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The Two Day Battery
Stanford researchers have figured out a way to incorporate silicon nanowires into rechargeable lithium ion batteries and extend their life from 4 to 40 hours. The work, described in a paper in Nature Nanotechnology, could lead to iPods, laptops and camcorders that could be run nearly for an entire weekend without requiring a re-charge. Of course, this is still in the lab stage, and there are undoubtedly quite a few steps and hurdles between the campus and commercialization, but we're optimists. So, here's to the end of the ABC (Always Be Charging) Rule of electronics.—Gregory Mone
The former CTO of the One Laptop Per Child initiative, which builds inexpensive notebook computers for kids in developing countries, now plans to build an even cheaper version. Mary Lou Jensen hopes to succeed where OLPC failed: She wants to produce laptops that sell for under $100. Way under, in fact. She says she should be able to commercialize one with a price tag of only $75. Given that the price of the OLPC version is currently north of $180, this might sound unrealistic.
But that price point may just be a long-term goal for Jensen's new company, Pixel Qi. They'll also be pursuing the idea of bringing sunlight-readable screens to other products, including laptops, cellphones and digital cameras.—Gregory Mone
Earthlink failed. Google's effort didn't work out. But now a startup called Meraki Networks—a company we've been following for some time—hopes to construct a city-wide Wi-Fi network in San Francisco within the next year. To make it work, the company will have to persuade thousands of San Francisco residents to set up radio repeaters in their homes and on rooftops (including versions like the coming-soon solar-powered version pictured here).
While this sounds like a monumental task, it may prove easier than Earthlink's plan, which called for setting up transmitters on public property and, as a result, became bogged down in bureaucracy. In all, Meraki will need to set up more than 10,000 repeaters, according to the company's CEO. Right now, Meraki has installed enough of the devices to give 40,000 people in the city free access. But this isn't just about San Francisco. Meraki will offer the service free there, but it has much bigger plans. The company hopes that the San Francisco project will prove the viability of its technology, which it then hopes to sell to other countries to generate revenue.
From the Department of Obvious But Still Interesting Findings: A new study concludes that drivers chatting away on their mobiles probably slow down the daily commute. Even the hands-free talkers are guilty. On average, drivers carrying on phone conversations drive about two miles per hour slower in commuter traffic conditions, and fail to keep up with the flow. According to one of the authors, David Strayer, a psychology professor at the university of Utah, this could add up to 20 hours per year of travel time.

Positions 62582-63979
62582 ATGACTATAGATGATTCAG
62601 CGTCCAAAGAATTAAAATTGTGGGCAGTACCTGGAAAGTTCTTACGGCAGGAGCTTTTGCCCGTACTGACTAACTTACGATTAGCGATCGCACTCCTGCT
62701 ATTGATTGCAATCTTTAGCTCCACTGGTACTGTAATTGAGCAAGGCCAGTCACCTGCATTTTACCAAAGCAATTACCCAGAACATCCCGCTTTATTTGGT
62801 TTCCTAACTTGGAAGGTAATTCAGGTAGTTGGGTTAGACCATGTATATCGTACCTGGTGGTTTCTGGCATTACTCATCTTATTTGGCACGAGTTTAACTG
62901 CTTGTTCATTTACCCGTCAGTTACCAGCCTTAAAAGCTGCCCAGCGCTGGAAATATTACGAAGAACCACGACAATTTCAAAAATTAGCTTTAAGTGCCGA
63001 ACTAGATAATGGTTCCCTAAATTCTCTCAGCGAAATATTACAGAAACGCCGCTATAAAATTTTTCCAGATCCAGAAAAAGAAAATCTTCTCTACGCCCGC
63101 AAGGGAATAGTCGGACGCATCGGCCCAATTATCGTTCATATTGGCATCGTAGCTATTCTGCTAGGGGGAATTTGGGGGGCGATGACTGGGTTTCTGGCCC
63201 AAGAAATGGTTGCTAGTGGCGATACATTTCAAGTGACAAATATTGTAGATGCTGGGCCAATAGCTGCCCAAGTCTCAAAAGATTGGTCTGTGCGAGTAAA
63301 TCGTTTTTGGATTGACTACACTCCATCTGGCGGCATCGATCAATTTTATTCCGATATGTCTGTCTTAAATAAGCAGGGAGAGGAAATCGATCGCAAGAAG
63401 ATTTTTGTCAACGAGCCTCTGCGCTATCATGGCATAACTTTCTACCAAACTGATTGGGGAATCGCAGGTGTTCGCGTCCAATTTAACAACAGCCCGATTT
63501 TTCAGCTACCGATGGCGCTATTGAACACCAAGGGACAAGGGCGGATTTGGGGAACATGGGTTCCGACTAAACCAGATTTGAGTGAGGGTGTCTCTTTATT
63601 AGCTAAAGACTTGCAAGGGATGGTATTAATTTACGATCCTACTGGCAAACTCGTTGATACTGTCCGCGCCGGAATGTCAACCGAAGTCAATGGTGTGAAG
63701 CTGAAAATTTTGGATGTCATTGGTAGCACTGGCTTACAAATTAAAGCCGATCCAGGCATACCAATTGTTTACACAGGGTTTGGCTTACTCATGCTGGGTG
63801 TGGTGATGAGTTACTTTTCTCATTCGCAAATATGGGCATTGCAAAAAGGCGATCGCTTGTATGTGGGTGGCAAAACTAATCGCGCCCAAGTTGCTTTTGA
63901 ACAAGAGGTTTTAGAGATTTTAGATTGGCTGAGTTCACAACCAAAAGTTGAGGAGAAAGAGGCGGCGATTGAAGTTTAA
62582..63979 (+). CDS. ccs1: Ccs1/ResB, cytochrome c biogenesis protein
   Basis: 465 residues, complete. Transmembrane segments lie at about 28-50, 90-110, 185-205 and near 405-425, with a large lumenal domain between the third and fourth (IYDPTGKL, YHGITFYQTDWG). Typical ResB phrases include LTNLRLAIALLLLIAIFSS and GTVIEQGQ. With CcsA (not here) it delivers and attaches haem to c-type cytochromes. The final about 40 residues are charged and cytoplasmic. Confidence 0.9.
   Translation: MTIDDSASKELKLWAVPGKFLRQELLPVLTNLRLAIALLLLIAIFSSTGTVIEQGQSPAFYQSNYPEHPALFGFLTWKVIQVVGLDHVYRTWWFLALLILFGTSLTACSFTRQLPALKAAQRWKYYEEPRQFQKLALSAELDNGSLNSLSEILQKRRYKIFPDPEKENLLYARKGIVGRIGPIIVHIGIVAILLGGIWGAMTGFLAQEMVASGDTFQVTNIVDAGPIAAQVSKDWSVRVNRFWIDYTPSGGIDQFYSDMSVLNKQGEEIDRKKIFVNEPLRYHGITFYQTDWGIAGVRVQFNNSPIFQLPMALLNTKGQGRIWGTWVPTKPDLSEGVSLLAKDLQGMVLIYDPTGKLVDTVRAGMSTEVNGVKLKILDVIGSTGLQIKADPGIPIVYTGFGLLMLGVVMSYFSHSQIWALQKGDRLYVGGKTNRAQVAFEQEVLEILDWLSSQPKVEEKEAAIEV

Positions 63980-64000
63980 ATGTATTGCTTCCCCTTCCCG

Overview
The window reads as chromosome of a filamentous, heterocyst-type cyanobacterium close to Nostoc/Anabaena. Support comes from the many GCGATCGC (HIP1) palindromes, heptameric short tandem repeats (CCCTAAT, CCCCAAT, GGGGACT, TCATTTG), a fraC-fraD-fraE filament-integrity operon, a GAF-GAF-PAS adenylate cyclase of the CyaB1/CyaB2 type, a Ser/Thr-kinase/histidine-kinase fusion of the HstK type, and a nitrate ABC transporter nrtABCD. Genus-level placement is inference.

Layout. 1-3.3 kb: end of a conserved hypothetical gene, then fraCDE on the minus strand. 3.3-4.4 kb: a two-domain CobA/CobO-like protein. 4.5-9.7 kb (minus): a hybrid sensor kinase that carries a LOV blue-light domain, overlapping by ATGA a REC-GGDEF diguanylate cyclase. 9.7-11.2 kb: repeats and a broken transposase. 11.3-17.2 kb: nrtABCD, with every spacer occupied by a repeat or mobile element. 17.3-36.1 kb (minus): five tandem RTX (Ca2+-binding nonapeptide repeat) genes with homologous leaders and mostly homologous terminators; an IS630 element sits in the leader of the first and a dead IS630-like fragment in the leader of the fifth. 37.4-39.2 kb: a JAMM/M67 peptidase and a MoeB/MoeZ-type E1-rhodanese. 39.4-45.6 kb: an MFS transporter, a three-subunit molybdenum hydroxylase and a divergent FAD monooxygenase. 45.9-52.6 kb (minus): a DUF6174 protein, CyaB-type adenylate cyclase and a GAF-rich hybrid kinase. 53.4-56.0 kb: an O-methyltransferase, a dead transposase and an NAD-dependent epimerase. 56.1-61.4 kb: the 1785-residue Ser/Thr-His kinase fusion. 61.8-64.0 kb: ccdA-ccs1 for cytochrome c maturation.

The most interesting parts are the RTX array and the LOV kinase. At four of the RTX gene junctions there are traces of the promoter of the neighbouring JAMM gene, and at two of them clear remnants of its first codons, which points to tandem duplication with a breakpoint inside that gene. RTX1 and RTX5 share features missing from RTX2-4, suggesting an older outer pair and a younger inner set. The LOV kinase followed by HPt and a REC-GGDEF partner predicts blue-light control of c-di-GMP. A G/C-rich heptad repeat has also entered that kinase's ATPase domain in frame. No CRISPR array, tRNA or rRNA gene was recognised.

In the study, three dozen students drove in simulators, and the ones talking on the phone were more likely to stick behind slow drivers, and less likely to change lanes. In the real world, given that 10 percent of commuting drivers, on average, are probably chatting away, this inattention adds up.
What we'd like to know, though, is how, or whether, these findings could explain the fast-talking taxi drivers who spend all day and night jabbering away into their mics, yet still manage to switch lanes more than any group on the planet. Let's get them in the simulator and see what happens.—Gregory Mone
Tennis has the Hawkeye system, hockey tried out that weird streaking puck display, and now golf is going high-tech, too. The Golf Channel is going to start using the TrackMan Tour System, a radar technology that measures golfer's swings and the flight of the ball, for certain tour events.
Trackman records the golfer's swing motion in 3D space, then tracks the launch, flight and spin of the ball with unprecedented precision. The USGA used it this past summer to track and analyze pros's swings, and now Golf Channel viewers will be able to see virtual replays of certain shots.
The first showing will be at the Mercedes-Benz Championship on December 3rd.—Gregory Mone
In a move that would have made Gutenberg's head explode, Israeli scientists have printed the entire Old Testament onto a silicon chip that is only 1/1000th of an inch square—tinier than a pinhead. This "nano-Bible project," developed at the Technion-Israel Institute of Technology in Haifa, demonstrated a nanotech building process that might someday be used to store a person's medical history in his DNA.